No broad universal agenda for the goals of undergraduate education will be appropriate for every campus. Such goals must be a homegrown product, reflective of institutional character and purpose, the collective expertise and considered values of the faculty, and the available resources, facilities, and student body of the campus. But, at a minimum, a meaningful curriculum should address the need to nurture among all students:

  • A sense of curiosity and self-confidence, together with the skills to satisfy the first and justify the second;
  • A sense of proportion and context in understanding the worlds of nature and society;
  • A degree of mastery in one chosen area, together with an understanding of its modes of thought, its assumptions, and its relationships;
  • An openness to others, with a commitment to responsible membership in a diverse community; and
  • A sense of personal direction, with the self-discipline, skills, and values to pursue it.

Others will, no doubt, suggest alternative goals, and they must be considered and pursued campus by campus. But some objectives there must be, for without some goals education withers. Developing such aims, describing their relative merits, exploring the best means of achieving them: these are the demanding but critical tasks of the faculty of every institution. Not all faculties will choose to devote themselves seriously to addressing these issues. But they must, and we need the best minds of the faculty to be engaged in the task.


If, then, we accept the concept of a liberal education that enables men and women to develop the capacity to understand and evaluate competing viewpoints and ultimately to embrace a cohesive worldview, a meaningful moral code, and a reasoned openness to new knowledge and alternative viewpoints, together with the commitment and competence to contribute to society, what place does or should science have in such a scheme? What role should it play?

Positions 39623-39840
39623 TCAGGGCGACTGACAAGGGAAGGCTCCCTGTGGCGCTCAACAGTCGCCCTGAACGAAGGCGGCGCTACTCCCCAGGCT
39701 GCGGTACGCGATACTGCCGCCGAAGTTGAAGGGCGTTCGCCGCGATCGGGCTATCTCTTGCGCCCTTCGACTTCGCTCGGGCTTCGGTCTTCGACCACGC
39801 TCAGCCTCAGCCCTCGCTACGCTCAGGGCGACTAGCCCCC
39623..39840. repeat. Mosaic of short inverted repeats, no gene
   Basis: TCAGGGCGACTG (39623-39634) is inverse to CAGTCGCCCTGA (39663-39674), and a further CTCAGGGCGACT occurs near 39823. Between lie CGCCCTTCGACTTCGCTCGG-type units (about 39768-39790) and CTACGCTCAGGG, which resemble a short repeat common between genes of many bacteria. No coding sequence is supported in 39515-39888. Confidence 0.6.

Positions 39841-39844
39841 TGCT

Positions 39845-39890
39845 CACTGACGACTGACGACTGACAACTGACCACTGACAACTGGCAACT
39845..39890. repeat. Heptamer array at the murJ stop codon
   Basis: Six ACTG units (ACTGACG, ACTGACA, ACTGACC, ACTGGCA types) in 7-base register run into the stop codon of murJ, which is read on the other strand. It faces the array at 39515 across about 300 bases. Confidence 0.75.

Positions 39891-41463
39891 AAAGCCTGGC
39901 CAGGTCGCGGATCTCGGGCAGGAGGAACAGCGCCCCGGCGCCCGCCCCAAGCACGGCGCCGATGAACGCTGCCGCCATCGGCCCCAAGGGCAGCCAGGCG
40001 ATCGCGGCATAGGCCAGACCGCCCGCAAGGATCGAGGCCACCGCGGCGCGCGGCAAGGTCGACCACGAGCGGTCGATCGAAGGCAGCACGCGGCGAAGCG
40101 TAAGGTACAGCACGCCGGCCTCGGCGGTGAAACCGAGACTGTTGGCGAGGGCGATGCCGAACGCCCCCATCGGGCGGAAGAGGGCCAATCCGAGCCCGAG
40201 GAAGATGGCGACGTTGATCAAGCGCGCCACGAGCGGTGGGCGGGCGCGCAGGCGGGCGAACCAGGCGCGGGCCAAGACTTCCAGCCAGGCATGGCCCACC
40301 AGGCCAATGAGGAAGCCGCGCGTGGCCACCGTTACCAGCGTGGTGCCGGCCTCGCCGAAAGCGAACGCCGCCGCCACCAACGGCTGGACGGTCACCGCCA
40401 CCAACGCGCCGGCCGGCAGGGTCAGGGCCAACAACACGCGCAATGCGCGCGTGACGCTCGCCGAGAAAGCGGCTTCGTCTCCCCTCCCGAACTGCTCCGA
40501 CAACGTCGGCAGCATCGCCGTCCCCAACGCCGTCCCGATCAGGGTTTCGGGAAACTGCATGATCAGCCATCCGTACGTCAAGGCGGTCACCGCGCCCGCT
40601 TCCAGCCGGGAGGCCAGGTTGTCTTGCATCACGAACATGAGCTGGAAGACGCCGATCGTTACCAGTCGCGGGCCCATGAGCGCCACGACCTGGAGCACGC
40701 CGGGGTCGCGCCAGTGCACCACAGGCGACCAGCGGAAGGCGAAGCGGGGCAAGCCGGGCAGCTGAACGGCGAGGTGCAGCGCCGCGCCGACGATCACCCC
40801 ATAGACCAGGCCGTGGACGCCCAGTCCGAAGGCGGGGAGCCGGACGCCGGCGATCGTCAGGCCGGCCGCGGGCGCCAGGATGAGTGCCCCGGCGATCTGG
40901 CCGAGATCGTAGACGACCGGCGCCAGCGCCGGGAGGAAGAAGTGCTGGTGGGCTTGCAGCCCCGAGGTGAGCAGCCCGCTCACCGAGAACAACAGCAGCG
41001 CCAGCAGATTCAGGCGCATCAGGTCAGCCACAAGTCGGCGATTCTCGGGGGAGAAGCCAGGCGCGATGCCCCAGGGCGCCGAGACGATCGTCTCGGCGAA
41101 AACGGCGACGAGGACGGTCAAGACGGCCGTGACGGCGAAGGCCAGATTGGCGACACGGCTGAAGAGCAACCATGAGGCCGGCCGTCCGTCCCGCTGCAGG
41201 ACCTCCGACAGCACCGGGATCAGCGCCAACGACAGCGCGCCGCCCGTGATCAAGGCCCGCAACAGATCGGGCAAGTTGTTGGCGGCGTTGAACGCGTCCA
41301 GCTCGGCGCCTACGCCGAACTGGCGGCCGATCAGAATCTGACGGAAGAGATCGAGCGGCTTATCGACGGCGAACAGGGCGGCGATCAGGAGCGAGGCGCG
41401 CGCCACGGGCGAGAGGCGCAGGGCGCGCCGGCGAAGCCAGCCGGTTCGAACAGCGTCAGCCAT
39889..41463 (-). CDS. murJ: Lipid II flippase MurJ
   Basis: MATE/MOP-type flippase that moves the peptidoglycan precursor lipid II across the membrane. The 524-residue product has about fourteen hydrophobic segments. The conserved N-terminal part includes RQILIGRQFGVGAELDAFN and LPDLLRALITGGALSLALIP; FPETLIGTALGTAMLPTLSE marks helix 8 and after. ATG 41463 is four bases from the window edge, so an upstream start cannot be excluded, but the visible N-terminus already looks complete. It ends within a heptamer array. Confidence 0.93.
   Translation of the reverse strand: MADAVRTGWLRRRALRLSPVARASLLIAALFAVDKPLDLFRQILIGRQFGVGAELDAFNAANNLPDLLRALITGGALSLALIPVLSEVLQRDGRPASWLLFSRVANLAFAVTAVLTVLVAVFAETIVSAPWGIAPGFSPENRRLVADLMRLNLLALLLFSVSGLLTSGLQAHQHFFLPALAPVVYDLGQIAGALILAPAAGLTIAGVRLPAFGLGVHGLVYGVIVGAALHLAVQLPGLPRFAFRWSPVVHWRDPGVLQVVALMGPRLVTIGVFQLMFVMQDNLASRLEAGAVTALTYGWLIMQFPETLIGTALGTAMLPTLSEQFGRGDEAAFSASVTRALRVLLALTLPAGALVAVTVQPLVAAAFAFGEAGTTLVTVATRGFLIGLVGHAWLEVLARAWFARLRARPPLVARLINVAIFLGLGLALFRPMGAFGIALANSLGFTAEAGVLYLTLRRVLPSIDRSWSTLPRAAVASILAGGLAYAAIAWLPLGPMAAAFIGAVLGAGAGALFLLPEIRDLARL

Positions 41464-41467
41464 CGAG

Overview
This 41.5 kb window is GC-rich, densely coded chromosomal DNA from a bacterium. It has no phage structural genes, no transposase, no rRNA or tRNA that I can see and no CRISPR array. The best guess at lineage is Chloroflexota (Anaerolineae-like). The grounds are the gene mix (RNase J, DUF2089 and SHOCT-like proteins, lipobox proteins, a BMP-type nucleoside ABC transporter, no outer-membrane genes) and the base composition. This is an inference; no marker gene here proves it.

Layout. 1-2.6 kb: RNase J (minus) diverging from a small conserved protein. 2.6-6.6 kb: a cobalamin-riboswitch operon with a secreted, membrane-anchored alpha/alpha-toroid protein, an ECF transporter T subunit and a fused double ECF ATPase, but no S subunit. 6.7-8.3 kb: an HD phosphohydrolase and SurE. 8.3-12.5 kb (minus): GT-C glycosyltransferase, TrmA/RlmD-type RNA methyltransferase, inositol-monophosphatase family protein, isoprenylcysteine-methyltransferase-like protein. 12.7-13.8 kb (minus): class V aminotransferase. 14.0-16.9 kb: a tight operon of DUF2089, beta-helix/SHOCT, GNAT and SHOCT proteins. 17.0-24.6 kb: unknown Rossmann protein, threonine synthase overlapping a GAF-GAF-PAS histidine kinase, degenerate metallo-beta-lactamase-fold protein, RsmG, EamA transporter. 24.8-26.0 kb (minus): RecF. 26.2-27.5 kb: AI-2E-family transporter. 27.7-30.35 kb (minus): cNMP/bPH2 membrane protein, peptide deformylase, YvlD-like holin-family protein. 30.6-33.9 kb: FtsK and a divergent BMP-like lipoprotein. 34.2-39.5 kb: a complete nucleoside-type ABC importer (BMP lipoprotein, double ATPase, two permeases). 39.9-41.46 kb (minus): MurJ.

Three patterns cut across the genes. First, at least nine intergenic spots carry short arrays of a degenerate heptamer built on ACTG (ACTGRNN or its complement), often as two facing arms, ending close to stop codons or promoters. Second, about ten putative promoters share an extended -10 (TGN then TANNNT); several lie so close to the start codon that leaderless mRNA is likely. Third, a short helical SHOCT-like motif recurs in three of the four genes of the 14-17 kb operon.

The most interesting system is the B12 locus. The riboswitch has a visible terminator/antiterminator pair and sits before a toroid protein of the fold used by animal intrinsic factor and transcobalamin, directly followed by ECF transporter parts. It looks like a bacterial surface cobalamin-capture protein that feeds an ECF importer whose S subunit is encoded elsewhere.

By science, I mean not only the physical and biological sciences and mathematics, but also the applied sciences and engineering, as well as the social sciences in their broadest sense. Science serves a liberal end to the extent that it opens to us an understanding of the universe in which we dwell, of the remarkable planet on which we live and depend, of its origin and its history, of its robustness and its fragility, of its components and resources, of its variety and its unity, of its systems and its workings, of its regularity and its unpredictability. Such science introduces us to Earth’s inhabitants and their evolution, to our ancestors and our teeming contemporaries, to the growth of communities and their interactions, to the effects of migration and isolation, to our behavior, to our prospects, to our cooperation, and to our competition.

In a unique sense, the sciences introduce us to ourselves, to our fellow inhabitants, and to our dwelling place. Far from competing with the insights we derive from the humanities, the sciences complement, supplement, and enrich the intimations and insights into our nature and our society that the humanities provide.